Translation and Universal Icons

June 2, 2016 |

By Sarah-Claire Jordan

Translation and Universal Icons artSince the realization that we don’t all speak the same language, humans have been trying to come up with ways around language barriers. The best solution we have come up with so far is probably to depend on the skills of people trained in both languages who can act as a liaison between the two parties trying to communicate with each other. That means translators and interpreters have proven to be our best bet up until now.

However, what happens when translated materials or interpreters fail? What if you are working with an illiterate group of people or one whose language is so rare and endangered that hardly anyone is skilled enough to act as interpreter or translator? These were some of the questions that Otto Neurath, an Austrian philosopher, tried to grapple with when he began working on what would become “isotype”, which stands for “International System of Typographic Picture Education”.

Isotype was developed between 1925 and 1934, and though it hasn’t been used since probably the 1970s, the ideas and principles behind it have spurred other graphic designers to create similar movements and institutes. First of all, Neurath never meant for isotype to replace languages; he only wanted to provide an alternative to make communication easier in difficult situations. He thought of isotype as a “visual education” technique or method, to be accompanied by further verbal explanation.

One defining principle of the technique is to show bigger amounts by repeating the same pictogram rather than making the pictogram itself larger. Neurath believed this was a better way to get the message across, as the amount of pictograms could be counted, giving a better general idea for comparison.

Though it isn’t used anymore, isotype had a huge influence on how we visually depict data and other information in our society. Our own Department of Transportation worked closely with an organization heavily influenced by Neurath’s work, AIGA, in the 1970s. The result was standardized symbols that are still used today to mean anything from airport terminal to highway construction.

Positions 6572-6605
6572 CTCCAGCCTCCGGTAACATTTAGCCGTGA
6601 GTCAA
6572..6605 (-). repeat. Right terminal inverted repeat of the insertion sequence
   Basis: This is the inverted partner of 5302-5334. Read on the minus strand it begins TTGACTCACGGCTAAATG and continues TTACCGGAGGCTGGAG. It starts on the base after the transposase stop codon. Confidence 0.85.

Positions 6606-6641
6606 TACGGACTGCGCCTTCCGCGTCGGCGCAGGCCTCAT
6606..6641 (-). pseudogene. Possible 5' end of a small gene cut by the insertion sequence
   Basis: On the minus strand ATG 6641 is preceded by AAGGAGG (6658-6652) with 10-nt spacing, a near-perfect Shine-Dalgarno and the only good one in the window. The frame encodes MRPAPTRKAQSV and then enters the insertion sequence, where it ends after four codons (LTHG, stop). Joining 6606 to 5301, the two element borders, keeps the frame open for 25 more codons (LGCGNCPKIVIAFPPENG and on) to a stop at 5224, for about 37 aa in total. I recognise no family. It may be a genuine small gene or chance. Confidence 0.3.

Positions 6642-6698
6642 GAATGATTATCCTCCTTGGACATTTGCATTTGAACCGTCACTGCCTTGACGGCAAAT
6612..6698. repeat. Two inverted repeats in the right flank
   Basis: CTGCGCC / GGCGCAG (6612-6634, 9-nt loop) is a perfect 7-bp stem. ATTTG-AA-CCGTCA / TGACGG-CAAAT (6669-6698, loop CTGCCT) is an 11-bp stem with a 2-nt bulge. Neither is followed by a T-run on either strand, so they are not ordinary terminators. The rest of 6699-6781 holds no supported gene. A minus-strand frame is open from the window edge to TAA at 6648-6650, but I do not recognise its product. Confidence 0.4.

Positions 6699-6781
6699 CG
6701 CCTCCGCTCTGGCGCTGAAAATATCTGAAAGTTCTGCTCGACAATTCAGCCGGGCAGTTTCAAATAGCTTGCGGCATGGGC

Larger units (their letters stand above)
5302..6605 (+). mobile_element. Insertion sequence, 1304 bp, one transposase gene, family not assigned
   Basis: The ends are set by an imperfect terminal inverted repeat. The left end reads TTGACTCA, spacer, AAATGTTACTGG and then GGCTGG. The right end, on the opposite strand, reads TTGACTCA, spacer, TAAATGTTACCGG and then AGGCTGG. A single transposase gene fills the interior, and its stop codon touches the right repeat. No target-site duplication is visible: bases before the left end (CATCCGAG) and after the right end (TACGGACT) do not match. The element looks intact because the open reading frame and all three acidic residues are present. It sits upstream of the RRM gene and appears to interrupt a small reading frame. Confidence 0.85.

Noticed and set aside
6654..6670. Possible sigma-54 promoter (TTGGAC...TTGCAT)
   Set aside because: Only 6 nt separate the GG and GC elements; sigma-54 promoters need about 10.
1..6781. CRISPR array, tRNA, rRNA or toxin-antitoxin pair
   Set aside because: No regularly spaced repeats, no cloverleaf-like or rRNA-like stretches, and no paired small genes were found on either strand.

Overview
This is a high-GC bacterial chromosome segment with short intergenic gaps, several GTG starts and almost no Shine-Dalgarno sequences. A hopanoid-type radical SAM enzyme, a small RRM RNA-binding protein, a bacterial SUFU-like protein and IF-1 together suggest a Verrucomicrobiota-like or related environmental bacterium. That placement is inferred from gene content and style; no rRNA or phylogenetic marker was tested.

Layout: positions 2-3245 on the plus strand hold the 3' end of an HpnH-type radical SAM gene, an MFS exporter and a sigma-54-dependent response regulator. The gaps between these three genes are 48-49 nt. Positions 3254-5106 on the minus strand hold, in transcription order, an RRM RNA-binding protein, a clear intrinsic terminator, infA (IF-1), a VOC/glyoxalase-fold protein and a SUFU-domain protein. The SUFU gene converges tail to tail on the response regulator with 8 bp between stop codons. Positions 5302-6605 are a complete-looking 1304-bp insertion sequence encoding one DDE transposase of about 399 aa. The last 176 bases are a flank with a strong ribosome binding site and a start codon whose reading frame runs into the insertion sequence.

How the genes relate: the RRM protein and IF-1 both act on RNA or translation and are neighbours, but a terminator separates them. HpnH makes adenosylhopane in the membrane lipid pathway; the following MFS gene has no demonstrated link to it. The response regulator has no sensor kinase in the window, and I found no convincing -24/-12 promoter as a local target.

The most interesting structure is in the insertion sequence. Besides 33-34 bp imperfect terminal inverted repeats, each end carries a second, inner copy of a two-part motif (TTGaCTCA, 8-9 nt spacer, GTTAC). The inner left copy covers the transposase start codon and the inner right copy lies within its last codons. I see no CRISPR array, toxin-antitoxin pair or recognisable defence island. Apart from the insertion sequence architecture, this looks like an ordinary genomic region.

Despite its success evident in these icon systems adopted by so many countries, some designers have openly criticized isotype, saying it is too simplistic and not complex enough to portray certain kinds of nuanced data. However, that was not the point of isotype to begin with. The whole idea was to create a level playing field for anyone to understand basic universal concepts, regardless of their language and education level.

Besides the icons still used today, isotype lives on through various other medium. Recently, a Swiss company created a shirt that is printed with 40 different symbols that can be used to effectively communicate basic wants and needs without having to use an interpreter. The idea came to them while traveling in Vietnam and having to deal with a motorcycle problem with no knowledge of Vietnamese and no one around who knew enough English to help.

Another incarnation of isotype could be emojis, the little icons and faces used in messenger apps and social media networks. Though neither isotype-influenced t-shirts nor emojis are going to replace the need for translators and interpreters any time soon, they are certainly influencing the way the world communicates.

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Category: Business Translation

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